My design process
Vijay Santhanam asks about the design process I takes for building:
How much analysis/OO modeling you do before you start writing real code? With tools like R#/SVN is the up-front design pretty much dead for garage projects?
My answer to that is complex. I don't do design. I don't think that I ever had. What I would do is something I call envisioning. I have posted several such things in the past, most recently it was Architecting Twitter.
A good way of describing that is this picture:
I am not really interested in the entire picture. I am interested in very small key parts of it. This foundation is what the entire application will revolve around. Very rarely I'll sit and try to draw out the entire system up front. And each and every time that I tried to do that I have had good reasons to regret it.
Once I identified the shape of the system, I I can start working on it. But the final result tend to be different than even the vague shape that I had at the beginning. I routinely modify the foundation of the system for the first part of the project, until it stable enough to fit what I want it to do comfortably.
I like to use tests and real use cases as the driving forces for this. A good sample of that can be seen with Rhino Security. I envisioned the system several months months before I actually wrote that, and while many of the high level concepts were retained, a lot of the infrastructure was shifted, as I faced real world constraints and had to solve them.
I'm the same way. I do tend to grab the old pencil and paper and scribble my notes and arrows, etc... :)
Totally agreed. I've been working really hard during my current project to get the guys working under me used to hearing and saying the terms "just-in-time design" and "just-in-time architecture" and to not fear the frequent (though less and less severe as time goes on) and inevitable changes that result from requirement and design insights that are gained along the way. Reminding them that every change in understanding results in a change in code, warning about being an "astronaut", reinforcing the last responsible moment principle, all sorts of things. The resulting difference in attitude, energy level, and success of the team when compared to others in the building is remarkable.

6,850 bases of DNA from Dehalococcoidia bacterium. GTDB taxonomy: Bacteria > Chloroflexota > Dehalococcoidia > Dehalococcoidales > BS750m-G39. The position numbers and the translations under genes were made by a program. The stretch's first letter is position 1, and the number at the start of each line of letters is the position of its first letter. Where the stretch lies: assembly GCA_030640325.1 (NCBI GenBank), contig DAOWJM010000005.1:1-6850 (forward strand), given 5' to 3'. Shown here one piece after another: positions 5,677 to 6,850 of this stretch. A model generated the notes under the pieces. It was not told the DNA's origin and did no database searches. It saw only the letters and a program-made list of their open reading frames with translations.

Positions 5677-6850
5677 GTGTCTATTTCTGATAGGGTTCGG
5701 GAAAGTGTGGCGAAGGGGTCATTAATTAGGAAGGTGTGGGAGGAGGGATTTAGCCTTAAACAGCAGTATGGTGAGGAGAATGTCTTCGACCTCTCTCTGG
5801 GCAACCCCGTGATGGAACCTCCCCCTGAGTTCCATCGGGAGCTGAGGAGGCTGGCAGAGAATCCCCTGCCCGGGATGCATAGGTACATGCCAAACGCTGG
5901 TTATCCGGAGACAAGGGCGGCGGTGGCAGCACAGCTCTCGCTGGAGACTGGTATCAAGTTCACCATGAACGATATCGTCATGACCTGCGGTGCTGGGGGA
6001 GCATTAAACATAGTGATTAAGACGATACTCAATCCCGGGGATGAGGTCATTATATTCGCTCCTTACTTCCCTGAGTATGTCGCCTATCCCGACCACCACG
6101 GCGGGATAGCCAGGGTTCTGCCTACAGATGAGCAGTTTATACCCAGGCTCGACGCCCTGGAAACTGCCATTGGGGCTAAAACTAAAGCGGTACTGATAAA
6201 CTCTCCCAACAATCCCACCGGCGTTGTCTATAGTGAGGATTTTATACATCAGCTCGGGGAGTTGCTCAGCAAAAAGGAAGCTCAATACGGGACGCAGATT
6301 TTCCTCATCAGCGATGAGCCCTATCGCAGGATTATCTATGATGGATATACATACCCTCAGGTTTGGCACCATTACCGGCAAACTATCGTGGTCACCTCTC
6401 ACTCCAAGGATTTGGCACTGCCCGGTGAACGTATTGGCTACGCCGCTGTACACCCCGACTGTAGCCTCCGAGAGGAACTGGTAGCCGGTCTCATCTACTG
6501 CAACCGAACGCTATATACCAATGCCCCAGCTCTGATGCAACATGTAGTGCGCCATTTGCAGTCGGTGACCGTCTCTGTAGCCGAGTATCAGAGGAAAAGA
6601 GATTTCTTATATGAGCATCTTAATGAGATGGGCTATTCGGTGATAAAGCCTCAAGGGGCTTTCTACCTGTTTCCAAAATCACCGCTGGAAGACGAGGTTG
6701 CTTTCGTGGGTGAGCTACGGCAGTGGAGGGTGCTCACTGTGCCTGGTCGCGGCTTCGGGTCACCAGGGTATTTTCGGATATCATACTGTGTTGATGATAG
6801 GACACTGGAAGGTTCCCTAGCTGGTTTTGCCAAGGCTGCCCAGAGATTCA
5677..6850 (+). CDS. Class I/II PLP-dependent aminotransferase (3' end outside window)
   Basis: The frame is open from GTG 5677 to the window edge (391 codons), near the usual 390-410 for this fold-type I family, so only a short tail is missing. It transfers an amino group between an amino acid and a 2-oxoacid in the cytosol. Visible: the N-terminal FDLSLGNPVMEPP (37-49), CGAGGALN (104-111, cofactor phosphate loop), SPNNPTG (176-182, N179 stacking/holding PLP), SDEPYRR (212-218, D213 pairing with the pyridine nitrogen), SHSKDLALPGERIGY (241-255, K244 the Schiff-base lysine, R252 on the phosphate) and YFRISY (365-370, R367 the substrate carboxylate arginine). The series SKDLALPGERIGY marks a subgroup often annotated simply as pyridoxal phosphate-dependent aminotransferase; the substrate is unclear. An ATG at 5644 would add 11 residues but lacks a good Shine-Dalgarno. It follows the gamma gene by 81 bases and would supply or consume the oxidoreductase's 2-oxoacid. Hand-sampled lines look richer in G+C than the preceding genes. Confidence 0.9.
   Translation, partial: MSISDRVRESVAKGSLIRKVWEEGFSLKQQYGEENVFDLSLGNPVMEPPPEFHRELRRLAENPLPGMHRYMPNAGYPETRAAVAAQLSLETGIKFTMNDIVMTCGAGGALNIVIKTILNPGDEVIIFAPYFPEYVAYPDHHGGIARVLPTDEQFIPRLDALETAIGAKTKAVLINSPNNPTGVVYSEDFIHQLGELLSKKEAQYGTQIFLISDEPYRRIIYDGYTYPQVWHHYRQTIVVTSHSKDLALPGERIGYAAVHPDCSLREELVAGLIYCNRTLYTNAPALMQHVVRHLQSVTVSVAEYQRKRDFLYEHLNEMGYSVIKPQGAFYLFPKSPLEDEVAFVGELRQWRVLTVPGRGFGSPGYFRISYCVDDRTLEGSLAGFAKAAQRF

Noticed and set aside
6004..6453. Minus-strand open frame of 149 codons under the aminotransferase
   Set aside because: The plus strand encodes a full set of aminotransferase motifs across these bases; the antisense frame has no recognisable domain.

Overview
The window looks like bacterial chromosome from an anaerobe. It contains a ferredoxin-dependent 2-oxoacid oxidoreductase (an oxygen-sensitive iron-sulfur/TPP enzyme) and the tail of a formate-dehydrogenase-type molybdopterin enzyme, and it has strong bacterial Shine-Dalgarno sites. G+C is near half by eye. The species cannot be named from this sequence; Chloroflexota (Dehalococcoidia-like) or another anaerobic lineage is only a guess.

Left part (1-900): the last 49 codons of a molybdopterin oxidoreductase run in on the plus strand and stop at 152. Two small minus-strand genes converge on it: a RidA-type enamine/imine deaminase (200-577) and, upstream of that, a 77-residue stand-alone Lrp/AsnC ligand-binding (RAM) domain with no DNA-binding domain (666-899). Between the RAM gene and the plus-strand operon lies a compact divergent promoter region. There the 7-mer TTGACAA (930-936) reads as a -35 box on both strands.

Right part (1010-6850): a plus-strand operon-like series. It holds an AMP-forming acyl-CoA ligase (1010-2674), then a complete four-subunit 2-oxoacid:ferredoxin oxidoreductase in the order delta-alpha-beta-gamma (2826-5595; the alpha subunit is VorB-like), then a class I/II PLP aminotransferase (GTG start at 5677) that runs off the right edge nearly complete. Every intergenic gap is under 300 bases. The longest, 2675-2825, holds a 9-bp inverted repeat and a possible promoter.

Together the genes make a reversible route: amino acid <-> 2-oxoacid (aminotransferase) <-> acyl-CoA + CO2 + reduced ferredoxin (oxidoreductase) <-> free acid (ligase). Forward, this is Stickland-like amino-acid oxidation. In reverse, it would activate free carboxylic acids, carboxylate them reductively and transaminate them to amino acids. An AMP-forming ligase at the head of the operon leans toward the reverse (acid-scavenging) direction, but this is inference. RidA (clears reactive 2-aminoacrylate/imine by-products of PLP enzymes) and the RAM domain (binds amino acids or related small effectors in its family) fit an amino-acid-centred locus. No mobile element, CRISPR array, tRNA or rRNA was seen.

This is close to what I see, although I usually have a concept of the whole thing at a very high level as well. I tend to have today's architecture stored with what I think the goal architecture should be. I use a lot of visualization in my head.
I am always reminded of (and still fascinated with) Tesla and the Mind Lab. Nikola Tesla used visualization (among other things) to take the blueprint of a system, build it, and start running it in his mind. Then weeks or months later would check back on the the system running in his mind to see where the wear and tear was!
“Before I put a sketch on paper, the whole idea is worked out mentally. In my mind I change the construction, make improvements, and even operate the device. Without ever having drawn a sketch I can give the measurements of all parts to workmen, and when completed all these parts will fit, just as certainly as though I had made the actual drawings. It is immaterial to me whether I run my machine in my mind or test it in my shop. The inventions I have conceived in this way have always worked. In thirty years there has not been a single exception. My first electric motor, the vacuum wireless light, my turbine engine and many other devices have all been developed in exactly this way.” - Nikola Tesla
Like I said, I am fascinated with his concepts! I don't know what truth there is to Tesla's abilities, but I can say that visualizing things in your mind really helps. I have trained my mind to go back and forth from the 10,000 foot view to what a certain piece would look like. I tend to think about things for weeks and how they will fit together. With that I can say I am probably pretty strange. Maybe in a good way?
All of this sounds like design to me, but it's good to know you're a rapid prototyper oren.